P. 319. (182) “Q. Eliz. Thanks," &c. So The True Tragedie, &c. ("Queen,” &c.)—The folio has “Cla. Thanke,” &c.—Mr. Collier says that in the folio 1664 this line "is correctly given to the King:”—he ought to have said "incorrectly."

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P. 320. (185) "befit the pleasure" The True Tragedie, &c. has "befits the pleasures;' the folio, "befits the pleasure.



Was perhaps produced not long before 1597, the date of the earliest quarto. -So remarkable are the variations presented to us by the old copies of King Richard III.,-so greatly does the text of the quartos (or, properly speaking, that of the earliest quarto) differ from the text of the folio, that a modern editor, who must necessarily give an eclectic text of this tragedy, is not a little perplexed in his choice of readings. Nor is the difference in question confined to words and phrases, to amplification of sentences, and appropriation of speeches; for the quartos contain important passages which are not found in the folio, while the folio, on the other hand, supplies passages no less important which are wanting in the quartos.—The text of the folio is, on the whole, inferior to that of the quartos, and, as Malone observes in a note, would seem to have been tampered with by the players : accordingly I now adhere to the quartos in sundry places where my former edition exhibited the text of the folio.-In this tragedy Shakespeare cannot be said to have any obligations to an earlier play on the same subject by an unknown author, -The True Tragedie of Richard the Third: wherein is showne the death of Edward the Fourth, with the smothering of the two yoong Princes in the Tower: with a lamentable ende of Shores wife, an example for all wicked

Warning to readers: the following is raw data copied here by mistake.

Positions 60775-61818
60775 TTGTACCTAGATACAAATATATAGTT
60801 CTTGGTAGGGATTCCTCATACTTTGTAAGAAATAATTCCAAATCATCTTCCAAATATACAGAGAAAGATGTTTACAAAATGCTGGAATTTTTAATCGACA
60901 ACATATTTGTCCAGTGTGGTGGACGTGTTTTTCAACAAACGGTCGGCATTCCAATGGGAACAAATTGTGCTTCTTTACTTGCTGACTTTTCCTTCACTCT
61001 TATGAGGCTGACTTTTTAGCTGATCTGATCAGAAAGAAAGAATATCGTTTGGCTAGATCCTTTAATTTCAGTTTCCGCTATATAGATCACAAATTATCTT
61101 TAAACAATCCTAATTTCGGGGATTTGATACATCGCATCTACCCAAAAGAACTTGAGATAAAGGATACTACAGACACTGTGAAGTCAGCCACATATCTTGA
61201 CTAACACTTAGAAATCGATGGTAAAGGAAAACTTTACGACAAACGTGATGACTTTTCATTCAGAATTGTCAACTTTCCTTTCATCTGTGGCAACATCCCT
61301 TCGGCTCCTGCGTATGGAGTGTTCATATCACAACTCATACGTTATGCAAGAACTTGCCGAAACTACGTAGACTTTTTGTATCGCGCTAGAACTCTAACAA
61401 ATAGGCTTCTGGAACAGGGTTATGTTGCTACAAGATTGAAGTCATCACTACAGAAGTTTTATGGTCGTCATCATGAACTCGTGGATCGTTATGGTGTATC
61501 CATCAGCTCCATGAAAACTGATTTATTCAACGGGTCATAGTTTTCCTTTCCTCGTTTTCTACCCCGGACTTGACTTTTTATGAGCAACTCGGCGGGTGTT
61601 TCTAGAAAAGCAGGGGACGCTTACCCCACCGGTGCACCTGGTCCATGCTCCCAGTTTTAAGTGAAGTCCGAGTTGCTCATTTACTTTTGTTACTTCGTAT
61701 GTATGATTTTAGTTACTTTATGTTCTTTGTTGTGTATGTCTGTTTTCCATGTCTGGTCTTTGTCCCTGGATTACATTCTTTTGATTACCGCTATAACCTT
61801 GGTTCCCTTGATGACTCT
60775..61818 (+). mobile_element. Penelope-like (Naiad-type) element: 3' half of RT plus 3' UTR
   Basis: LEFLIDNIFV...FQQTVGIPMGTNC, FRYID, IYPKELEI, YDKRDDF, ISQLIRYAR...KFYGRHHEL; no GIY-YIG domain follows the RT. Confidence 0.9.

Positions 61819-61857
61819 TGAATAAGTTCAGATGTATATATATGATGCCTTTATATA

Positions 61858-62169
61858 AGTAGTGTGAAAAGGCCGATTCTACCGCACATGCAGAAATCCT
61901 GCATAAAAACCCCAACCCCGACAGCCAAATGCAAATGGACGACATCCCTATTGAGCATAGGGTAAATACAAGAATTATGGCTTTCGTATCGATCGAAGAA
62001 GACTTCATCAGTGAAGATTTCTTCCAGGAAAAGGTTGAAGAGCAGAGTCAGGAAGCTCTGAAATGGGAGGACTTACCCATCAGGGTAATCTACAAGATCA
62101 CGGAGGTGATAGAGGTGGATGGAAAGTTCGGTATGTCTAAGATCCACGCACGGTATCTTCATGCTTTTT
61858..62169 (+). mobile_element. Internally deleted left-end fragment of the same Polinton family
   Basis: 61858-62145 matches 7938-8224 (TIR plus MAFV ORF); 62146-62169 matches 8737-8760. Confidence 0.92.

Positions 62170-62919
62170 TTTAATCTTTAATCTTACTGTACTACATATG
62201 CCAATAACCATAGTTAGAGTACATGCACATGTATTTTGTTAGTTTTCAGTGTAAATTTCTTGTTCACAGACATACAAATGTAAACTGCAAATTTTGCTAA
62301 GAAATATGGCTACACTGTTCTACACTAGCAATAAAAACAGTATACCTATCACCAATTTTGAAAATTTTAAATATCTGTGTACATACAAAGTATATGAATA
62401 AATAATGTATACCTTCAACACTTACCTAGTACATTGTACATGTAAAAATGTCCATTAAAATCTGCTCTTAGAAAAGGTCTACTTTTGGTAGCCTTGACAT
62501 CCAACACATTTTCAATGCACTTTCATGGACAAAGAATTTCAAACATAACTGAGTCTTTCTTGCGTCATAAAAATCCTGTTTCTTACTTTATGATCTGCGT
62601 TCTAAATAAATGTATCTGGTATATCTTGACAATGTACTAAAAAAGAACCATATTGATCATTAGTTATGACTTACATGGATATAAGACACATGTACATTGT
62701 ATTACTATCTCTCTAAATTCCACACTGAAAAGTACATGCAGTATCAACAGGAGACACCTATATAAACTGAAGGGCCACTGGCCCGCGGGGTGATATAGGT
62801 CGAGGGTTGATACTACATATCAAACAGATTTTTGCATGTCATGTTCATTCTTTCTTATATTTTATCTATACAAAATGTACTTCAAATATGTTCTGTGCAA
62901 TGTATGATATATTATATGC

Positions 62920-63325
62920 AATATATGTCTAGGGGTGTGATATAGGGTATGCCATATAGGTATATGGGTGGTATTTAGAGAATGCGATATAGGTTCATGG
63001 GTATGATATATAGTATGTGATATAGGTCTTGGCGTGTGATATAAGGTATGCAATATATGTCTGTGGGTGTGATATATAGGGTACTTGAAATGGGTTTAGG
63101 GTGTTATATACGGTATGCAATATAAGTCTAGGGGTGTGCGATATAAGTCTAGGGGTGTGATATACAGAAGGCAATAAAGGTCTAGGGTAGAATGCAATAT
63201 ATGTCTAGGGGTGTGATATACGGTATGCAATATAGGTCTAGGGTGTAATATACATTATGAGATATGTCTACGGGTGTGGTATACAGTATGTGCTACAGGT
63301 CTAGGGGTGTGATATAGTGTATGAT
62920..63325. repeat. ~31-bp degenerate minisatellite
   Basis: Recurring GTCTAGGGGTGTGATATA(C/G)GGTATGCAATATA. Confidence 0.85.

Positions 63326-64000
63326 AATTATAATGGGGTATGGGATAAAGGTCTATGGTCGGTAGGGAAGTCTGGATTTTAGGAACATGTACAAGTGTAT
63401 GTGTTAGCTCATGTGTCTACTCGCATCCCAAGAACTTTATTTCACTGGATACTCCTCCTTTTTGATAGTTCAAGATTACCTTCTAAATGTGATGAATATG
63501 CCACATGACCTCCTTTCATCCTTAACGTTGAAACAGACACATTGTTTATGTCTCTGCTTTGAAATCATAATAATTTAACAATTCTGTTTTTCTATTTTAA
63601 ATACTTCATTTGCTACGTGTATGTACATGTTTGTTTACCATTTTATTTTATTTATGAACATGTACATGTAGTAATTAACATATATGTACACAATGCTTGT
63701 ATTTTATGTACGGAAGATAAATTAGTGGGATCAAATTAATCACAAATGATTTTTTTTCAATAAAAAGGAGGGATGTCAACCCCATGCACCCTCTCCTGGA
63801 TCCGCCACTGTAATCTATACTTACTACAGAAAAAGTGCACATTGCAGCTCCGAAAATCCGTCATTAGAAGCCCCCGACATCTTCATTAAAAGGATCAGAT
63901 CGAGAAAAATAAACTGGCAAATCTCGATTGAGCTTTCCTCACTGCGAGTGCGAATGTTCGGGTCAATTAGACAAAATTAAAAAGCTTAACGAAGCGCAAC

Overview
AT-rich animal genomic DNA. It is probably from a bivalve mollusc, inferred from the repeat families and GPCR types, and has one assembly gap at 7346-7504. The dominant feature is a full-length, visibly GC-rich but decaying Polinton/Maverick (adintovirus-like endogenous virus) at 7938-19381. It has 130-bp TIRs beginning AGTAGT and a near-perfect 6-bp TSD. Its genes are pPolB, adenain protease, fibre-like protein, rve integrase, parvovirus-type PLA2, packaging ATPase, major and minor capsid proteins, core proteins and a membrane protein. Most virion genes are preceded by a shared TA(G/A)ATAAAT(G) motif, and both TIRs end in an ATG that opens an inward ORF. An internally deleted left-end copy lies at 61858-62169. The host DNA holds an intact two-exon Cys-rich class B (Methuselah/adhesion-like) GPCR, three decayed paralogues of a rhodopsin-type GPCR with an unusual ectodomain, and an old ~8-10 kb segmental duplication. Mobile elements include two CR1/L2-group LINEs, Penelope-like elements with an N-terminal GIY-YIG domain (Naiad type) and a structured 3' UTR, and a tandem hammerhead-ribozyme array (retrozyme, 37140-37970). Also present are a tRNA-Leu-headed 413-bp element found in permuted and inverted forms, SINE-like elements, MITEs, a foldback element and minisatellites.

And lastly the coniunction and ioyning of the two noble Houses, Lancaster and Yorke. As it was playd by the Queenes Maiesties Players, 1594, 4to (reprinted for the Shakespeare Society in 1844).


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